Still, in retrospect, I must concede that he had a point. To someone without having the rose-hued tint of thick nostalgia glasses, this is indeed a silly intro scene. But... It's just so glorious in its own right that it's strange that Konami thought to redub it. Why? Even when Dracula X Chronicles first came out, the game had reached astronomical levels of meme-tasticness. (can't believe I just said that...)
What I kinda don't like is that that's the most famous part of the game. Why doesn't the Internet at large know about Symphony of the Night's amazing attention to detail? Or the smooth-as-silk gameplay? Or the music- Okay, the music is pretty dang popular, for good reason. Still; I've yet to see a platformer of any pedigree with a protagonist that moves as fluidly and gracefully as Alucard does in this game. His every jump, crouch, sword slash and even when he's hit by something he still has this smooth movement going on. It feels great to play.
Shame later Castlevania games, as they desperately tried to mimic Symphony of the Night's success, didn't successfully copy that. Or, heck, the amount of details packed into the game. Granted, that one is harder to do with weaker hardware, and that just takes time to do. Symphony of the Night has so many useless details and easter eggs that it's rather insane.
Prime example. There's a room in Symphony of the Night that has a confessional booth. When you enter the room, the music changes to this slow ominous bell chiming song, which immediately snaps your attention to this room being something different. You go sit in the confessional [i](with a different sprite than the usual sitting, too)[/i], and a number of different ghosts will go into the other side of the booth each time you use this. Some outright attack you, doing barely any damage and some will start sobbing to you. Nothing is gained, barely any HP is lost if you don't react in time... It's just an interesting little room that they threw in. This room serves no purpose, and yet I still love that it was included. It was an interesting touch that they threw in, and I love it.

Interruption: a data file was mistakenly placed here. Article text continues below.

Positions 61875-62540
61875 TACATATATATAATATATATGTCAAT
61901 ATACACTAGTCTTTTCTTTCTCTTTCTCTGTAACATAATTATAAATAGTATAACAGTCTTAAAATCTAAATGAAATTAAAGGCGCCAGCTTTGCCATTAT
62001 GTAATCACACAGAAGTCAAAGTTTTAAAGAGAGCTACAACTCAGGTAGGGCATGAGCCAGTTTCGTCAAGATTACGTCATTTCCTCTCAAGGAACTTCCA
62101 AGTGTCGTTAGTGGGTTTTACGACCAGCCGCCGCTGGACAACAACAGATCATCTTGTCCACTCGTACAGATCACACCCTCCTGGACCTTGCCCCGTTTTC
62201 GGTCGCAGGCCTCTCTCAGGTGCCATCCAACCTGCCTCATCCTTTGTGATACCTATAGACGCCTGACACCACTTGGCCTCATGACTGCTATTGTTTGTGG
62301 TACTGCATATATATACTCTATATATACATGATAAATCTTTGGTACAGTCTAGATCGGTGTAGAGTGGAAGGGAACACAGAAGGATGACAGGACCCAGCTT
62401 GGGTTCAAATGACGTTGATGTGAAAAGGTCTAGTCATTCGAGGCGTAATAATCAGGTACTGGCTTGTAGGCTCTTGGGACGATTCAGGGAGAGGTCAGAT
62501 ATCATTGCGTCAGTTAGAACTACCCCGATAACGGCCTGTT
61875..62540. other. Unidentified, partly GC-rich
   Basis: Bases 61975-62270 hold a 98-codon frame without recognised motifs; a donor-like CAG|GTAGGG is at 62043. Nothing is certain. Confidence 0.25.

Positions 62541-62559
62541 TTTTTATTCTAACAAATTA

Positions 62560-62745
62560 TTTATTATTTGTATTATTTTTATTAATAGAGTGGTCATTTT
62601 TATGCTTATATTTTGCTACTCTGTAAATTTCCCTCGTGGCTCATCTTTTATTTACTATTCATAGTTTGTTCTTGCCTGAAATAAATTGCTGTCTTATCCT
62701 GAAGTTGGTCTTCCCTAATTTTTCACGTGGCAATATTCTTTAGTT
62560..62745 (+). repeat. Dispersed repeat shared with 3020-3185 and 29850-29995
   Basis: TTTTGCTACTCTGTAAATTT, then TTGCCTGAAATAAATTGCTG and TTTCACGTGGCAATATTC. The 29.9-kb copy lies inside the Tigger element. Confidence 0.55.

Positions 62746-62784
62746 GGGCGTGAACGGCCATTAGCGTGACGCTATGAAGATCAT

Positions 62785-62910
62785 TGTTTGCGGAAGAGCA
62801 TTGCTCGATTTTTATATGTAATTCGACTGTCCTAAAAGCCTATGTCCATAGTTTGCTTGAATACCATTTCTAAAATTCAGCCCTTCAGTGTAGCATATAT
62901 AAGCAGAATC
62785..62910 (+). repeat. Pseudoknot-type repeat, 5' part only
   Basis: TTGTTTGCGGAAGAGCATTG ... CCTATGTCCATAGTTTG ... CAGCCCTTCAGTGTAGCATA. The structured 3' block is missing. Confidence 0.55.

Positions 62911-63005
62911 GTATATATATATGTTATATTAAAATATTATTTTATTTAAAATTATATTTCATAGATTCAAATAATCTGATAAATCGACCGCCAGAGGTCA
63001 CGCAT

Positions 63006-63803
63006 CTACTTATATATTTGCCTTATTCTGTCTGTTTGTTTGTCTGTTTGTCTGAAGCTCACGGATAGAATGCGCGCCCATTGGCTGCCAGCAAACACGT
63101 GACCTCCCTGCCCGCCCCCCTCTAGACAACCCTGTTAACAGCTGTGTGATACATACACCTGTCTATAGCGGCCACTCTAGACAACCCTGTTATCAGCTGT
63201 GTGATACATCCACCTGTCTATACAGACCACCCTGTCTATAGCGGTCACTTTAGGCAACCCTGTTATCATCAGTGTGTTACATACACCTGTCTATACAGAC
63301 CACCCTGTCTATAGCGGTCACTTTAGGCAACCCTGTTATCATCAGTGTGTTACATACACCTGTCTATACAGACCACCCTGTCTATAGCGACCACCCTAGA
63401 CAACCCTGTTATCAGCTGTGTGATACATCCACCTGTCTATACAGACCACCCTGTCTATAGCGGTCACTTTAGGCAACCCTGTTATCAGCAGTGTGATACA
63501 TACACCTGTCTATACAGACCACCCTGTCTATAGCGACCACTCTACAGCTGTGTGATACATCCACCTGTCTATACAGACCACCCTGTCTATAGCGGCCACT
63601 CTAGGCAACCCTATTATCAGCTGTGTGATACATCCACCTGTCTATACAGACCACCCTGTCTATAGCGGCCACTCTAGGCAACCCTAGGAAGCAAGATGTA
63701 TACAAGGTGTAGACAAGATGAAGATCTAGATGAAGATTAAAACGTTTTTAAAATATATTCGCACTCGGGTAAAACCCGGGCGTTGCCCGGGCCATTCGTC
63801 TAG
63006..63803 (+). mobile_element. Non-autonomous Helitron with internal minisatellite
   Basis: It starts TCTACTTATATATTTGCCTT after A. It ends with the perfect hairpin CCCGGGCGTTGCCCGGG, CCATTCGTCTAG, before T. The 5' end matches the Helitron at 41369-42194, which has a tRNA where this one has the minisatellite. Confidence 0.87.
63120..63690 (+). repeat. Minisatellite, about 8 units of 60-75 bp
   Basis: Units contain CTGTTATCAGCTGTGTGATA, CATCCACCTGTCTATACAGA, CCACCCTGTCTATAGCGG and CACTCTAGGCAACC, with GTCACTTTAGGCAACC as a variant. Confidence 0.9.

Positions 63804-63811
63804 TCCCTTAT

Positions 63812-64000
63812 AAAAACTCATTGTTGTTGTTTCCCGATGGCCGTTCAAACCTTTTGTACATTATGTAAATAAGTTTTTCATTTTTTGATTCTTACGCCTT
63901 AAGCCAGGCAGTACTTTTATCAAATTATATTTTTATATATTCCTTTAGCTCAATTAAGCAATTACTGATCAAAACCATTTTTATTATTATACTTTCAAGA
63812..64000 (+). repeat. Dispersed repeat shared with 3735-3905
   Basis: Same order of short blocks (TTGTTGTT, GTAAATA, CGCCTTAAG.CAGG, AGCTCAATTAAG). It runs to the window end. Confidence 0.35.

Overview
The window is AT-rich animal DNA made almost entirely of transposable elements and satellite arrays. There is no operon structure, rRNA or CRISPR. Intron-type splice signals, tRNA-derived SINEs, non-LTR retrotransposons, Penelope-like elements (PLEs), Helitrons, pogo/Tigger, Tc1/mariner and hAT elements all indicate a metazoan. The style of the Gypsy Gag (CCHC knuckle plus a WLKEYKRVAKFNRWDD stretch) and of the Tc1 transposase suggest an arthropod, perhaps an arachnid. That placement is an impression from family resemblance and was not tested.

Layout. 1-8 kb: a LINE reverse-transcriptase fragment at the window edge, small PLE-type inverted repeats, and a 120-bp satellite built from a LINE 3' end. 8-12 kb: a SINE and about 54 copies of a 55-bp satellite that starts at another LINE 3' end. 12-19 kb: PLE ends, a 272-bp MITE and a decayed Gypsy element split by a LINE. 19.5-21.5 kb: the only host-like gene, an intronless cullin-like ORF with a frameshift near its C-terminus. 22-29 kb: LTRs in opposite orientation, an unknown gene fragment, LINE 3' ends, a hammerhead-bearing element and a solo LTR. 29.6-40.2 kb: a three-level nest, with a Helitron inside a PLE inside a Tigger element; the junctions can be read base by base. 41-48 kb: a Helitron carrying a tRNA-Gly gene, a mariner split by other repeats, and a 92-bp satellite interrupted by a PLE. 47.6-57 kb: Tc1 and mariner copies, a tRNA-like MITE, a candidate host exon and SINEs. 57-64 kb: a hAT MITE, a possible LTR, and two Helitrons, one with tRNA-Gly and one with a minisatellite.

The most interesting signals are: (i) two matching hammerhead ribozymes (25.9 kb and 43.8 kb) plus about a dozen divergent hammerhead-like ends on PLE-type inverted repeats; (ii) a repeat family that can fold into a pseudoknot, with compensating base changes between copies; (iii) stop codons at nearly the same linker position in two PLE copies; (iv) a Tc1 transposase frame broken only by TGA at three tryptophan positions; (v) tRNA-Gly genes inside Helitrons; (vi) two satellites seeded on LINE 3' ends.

All over the damn game there's touches like that. Useless little things that really keep your interest up. There's nary a repeated background in sight. Half the fun of the game is noticing them. And sometimes, when you come back to that spot later in the game, it's a little bit different. The castle isn't a static and unchanging one; many things change depending on the time difference from when you last were in that area. It's facinating to note all these things and see how they change as the game goes on.
And then seeing it all again... Upside down! One thing Symphony of the Night does amazingly is secrets. There's so many damn things hidden and packed away in this game it's insane. To a 12 year old that heard from someone on how to get to the Inverted Castle, tried it, and actually succeeds in doing so, GOD DAMN it felt awesome. This was almost a treasure hunt, there were so many secrets to be had.
But what's the fun in me talking about the secrets when you could be finding them yourself. Go try this game! It can be bought on X-Box Live Arcade, found hidden within the game Dracula X Chronicles, OR the original PSX version can be bought off Sony Playstation Network for a pittance.
Well! I've been wanting to do that one for a bit. See, it's August, the month of my birthday.
And you know what?
I'm gonna do what I want.
So get ready for CASTLEVANIA MONTH! Yaaaaay!
I'll be covering, well, Symphony of the Night, and the three Castlevania's for the Gameboy Advance. Plenty of people talk of the older Castlevania's, so there's not much I can say about them that hasn't been said already. Symphony of the Night is oft-conversed, and rightly so, but it's still such a personal game that I still had to say something about it. I also hear quite a bit about the newer Castlevania's on the DS, but I never hear much tell of the Gameboy Advance ones... Plus, there's more to say about those games, since they were still post-Symphony of the Night but on a platform that wasn't powerful enough to render full-sized copy-pasting of Symphony sprites. So! I'll be putting my two Canadian cents in on those.
(Conversion fees apply)